CuriousCity puts call out for exhibit designers
Original Article from Salem News
October 15, 2018
CuriousCity puts a call out for exhibit designers
Curiosity may have killed the cat, but city officials are hoping a pop-up children’s museum called CuriousCity can provide proof that a permanent institution could revive the fortunes of downtown Peabody.
This coming spring — March, April and May — the Peabody Leatherworkers Museum and the George Peabody House Museum at 205 Washington St. will be transformed into a temporary children’s museum meant to inspire curiosity and the love of learning in kids ages 2 to 10.
The city is reaching out to local artists to design the exhibits, which will all feature hands-on, play-based themes and elements. To that end, artists and designers were invited last week to meet with the pop-up’s planners and see the exhibit spaces.
The application deadline is Oct. 24, and an exhibit design review committee is expected to select the exhibits by Nov. 30.
The categories for exhibits that organizers are looking for cover: Farm to lunch box, sustainable energy, philanthropy for kids, mindful kids, maker barn, virtual reality, and an open category to allow an artist or designer to propose an exhibit on an additional theme.
In addition, officials are looking for a designer to create a traveling exhibit to help advertise CuriousCity.
The goal is to provide proof that the city could support a children’s museum at the site of the former St. Paul’s Episcopal Church at 12 Washington St., which the city purchased in 2016.
The present exhibits and furnishings in the George Peabody House, which is the birthplace of philanthropist and financier George Peabody, and at the adjacent Leatherworkers Museum will be removed from both buildings to make way for the pop-up museum.
The maker barn exhibits will be housed in the barn that makes up the Leatherworkers Museum. Six rooms in the George Peabody House will also have exhibits.
“The idea is that the artifacts and the exhibits that are currently in this building and in that one will be boxed up and stored to make sure they aren’t damaged in any way,” said Peabody Institute Library Director Melissa Robinson, who is heading up CuriousCity, on Thursday during one of the site visits at the Washington Street museums.
Robinson noted the inspiration for creating a children’s museum in Peabody comes from the Children’s Museum of New Hampshire in Dover, New Hampshire.
“Dover brought this children’s museum to their downtown,” she said, “and it really revitalized (the area), and more restaurants and other child-friendly businesses, toy stores and stuff… It’s been a real boon to their downtown. The mayor took a group of city people and business leaders up there a few years ago,” she added, “and they said: ‘We should do that here.’”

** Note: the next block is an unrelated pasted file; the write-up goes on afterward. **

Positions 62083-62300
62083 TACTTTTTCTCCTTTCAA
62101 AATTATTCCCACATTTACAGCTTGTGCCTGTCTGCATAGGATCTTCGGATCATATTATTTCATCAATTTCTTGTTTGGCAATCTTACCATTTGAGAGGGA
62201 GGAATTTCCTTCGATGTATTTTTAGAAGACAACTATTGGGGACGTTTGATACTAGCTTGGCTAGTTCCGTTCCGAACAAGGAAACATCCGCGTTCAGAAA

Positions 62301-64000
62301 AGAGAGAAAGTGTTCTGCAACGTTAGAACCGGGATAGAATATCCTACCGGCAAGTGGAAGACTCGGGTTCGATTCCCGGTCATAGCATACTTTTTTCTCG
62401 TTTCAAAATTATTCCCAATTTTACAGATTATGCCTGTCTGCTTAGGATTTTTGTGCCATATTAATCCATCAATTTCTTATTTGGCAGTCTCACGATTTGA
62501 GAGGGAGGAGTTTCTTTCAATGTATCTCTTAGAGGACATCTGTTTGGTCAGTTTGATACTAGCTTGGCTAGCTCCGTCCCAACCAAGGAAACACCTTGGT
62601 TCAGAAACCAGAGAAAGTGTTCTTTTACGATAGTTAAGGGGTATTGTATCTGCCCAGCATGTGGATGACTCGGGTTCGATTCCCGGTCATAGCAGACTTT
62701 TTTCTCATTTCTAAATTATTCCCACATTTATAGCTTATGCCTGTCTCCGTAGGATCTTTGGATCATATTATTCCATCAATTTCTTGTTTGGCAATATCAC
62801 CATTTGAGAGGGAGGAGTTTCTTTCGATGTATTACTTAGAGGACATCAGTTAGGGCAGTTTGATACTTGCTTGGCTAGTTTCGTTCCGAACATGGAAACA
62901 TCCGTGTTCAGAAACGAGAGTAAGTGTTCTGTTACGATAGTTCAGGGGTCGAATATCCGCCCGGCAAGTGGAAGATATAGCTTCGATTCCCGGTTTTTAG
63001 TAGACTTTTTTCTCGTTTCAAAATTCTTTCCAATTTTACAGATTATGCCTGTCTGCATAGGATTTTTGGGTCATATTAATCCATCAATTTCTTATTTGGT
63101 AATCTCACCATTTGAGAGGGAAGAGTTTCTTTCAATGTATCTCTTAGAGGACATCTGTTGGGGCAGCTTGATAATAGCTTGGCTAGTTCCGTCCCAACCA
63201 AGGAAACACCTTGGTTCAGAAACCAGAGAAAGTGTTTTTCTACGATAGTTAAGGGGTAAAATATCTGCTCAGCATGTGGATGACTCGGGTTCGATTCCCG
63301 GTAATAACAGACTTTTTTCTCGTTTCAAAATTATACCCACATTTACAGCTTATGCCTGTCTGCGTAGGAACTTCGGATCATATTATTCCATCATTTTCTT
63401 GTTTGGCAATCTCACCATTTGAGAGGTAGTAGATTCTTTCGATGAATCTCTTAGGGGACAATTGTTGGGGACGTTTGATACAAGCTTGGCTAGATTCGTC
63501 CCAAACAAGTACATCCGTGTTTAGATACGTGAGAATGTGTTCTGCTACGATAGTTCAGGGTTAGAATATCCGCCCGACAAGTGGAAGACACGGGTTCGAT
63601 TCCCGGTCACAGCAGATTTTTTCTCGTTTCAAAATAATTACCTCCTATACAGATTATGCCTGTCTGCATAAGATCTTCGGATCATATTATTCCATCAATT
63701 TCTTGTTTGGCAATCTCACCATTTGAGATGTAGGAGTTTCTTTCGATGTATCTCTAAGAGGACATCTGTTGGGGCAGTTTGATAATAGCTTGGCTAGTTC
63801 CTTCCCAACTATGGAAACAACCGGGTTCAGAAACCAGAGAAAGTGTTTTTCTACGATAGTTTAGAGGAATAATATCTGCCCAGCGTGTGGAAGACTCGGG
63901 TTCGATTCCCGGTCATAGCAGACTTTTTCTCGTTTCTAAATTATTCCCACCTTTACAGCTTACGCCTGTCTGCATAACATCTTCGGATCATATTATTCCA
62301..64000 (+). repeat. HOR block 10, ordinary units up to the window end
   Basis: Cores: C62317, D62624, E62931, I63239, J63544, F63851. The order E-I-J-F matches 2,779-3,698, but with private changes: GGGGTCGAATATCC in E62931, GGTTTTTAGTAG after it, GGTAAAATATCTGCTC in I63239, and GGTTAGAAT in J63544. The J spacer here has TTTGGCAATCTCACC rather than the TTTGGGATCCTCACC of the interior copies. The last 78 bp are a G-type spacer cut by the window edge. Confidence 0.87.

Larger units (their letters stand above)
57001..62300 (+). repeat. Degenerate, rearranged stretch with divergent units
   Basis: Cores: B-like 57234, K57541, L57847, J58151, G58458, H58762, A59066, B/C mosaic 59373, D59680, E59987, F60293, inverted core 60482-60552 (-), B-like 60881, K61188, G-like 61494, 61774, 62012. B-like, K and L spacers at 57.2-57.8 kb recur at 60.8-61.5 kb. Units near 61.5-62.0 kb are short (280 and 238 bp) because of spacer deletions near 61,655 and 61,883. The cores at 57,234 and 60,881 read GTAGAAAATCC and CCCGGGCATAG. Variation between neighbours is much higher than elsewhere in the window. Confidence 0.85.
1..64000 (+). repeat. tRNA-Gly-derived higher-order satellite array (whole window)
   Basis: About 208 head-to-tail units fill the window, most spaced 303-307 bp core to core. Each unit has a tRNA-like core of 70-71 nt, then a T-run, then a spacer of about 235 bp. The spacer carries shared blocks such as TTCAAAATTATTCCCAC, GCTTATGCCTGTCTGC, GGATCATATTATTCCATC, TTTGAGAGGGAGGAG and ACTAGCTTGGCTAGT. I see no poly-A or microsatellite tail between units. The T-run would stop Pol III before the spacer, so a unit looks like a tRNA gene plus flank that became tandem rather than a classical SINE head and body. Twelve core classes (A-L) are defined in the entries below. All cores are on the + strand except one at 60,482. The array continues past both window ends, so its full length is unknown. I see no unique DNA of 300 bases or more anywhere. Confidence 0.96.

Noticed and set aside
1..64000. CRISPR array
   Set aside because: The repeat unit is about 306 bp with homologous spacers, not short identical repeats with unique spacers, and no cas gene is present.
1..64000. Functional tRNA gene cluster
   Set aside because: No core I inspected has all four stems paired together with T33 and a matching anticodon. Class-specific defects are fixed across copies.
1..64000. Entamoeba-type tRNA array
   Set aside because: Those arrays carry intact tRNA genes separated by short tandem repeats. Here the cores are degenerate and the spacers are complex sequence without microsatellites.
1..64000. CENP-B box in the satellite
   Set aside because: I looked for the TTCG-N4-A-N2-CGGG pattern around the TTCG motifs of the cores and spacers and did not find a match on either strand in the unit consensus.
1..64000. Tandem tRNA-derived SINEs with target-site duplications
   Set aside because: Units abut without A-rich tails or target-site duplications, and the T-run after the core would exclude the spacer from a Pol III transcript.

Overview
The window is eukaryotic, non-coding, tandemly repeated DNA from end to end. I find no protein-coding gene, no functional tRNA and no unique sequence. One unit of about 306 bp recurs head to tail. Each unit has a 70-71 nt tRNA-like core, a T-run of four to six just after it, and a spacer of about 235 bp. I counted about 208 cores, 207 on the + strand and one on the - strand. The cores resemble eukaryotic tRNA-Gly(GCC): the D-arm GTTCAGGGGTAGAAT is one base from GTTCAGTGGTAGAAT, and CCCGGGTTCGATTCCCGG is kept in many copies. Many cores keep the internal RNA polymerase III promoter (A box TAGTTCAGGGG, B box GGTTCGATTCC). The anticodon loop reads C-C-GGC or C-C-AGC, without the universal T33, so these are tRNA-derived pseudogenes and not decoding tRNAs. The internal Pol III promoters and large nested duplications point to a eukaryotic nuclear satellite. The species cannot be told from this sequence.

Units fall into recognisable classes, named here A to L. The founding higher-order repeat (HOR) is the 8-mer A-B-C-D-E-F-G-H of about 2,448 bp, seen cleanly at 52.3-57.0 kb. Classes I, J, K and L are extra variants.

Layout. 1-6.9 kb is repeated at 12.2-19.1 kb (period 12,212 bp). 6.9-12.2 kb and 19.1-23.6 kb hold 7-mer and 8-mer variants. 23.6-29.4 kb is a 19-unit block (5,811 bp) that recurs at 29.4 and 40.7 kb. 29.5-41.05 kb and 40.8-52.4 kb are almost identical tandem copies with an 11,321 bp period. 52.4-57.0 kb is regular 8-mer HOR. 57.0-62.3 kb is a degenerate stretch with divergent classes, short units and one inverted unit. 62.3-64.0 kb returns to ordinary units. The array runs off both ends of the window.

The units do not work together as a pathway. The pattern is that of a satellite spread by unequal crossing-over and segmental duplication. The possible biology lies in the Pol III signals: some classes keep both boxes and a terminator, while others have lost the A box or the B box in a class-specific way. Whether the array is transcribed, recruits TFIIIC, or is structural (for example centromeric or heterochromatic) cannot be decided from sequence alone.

That museum’s website says it attracts $1.8 million to $2.3 million “of positive economic impact to the area, every year.”
In New Hampshire, there was already an existing children’s museum that was looking for a new home. The museum had been in Portsmouth for 25 years before moving to Dover 10 years ago. Peabody, on the other hand, will have to start from scratch.
On Thursday, an artist who was a former teacher came to check out the spaces, according to Robinson, who liked that the artist had a background in education.
“Kids learn by playing,” Robinson said, “but you can tailor those play experiences in specific ways if you have the right knowledge and background.”
“I’m very much in support,” said Dick St. Pierre, the curator of the two Washington Street museums, and a former teacher and librarian. He’s also president of the Peabody Historical Society.
“It is giving up some of our mission for three months but, on the other hand, it’s a way, I think, to generate a lot of visitation down the road,” St. Pierre said. “I think if the kids can come and see it, that’s a betterment.”
Robinson said they are thinking about creating an exhibit around philanthropy as seen through the lens of George Peabody’s life, an exhibit that would be designed to explain why he was so important to the city, while perhaps sneaking in some math education.
“And hopefully with something hands-on and interactive, we would be able to leave it behind if (St. Pierre) enjoys having it here so that when all the third-graders in the city come through, there is something new and different for them to do and play,” Robinson said, referring to the annual essay contest at the George Peabody House.
An educational exhibit would also be a way to honor George Peabody’s legacy. Peabody, who lived from 1795 to 1869, felt education was important, having himself been deprived of all but a rudimentary one growing up.
One of his most popular sayings is: “Education: a debt due from present to future generations.”
The pop-up children’s museum is spearheaded by the Peabody Cultural Collaborative, the city, Salem Five, and community partners including the two museums, the Peabody Institute Library, Northeast Arc, Peabody TV, the Essex Agricultural Society, Citizens Inn, Eastern Bank, Peabody Main Streets, Boston Children’s Hospital and others.
At the end of the pop-up’s run, the exhibits will get permanent homes in libraries, schools, and businesses in Essex County.
Staff writer Ethan Forman can be reached at 978-338-2673, by email at email@example.com or on Twitter at @TannerSalemNews.
Artists and designers interested in applying to build a CuriousCity exhibit can find a copy of the call for proposals application on the city’s website: https://bit.ly/2J03fDV.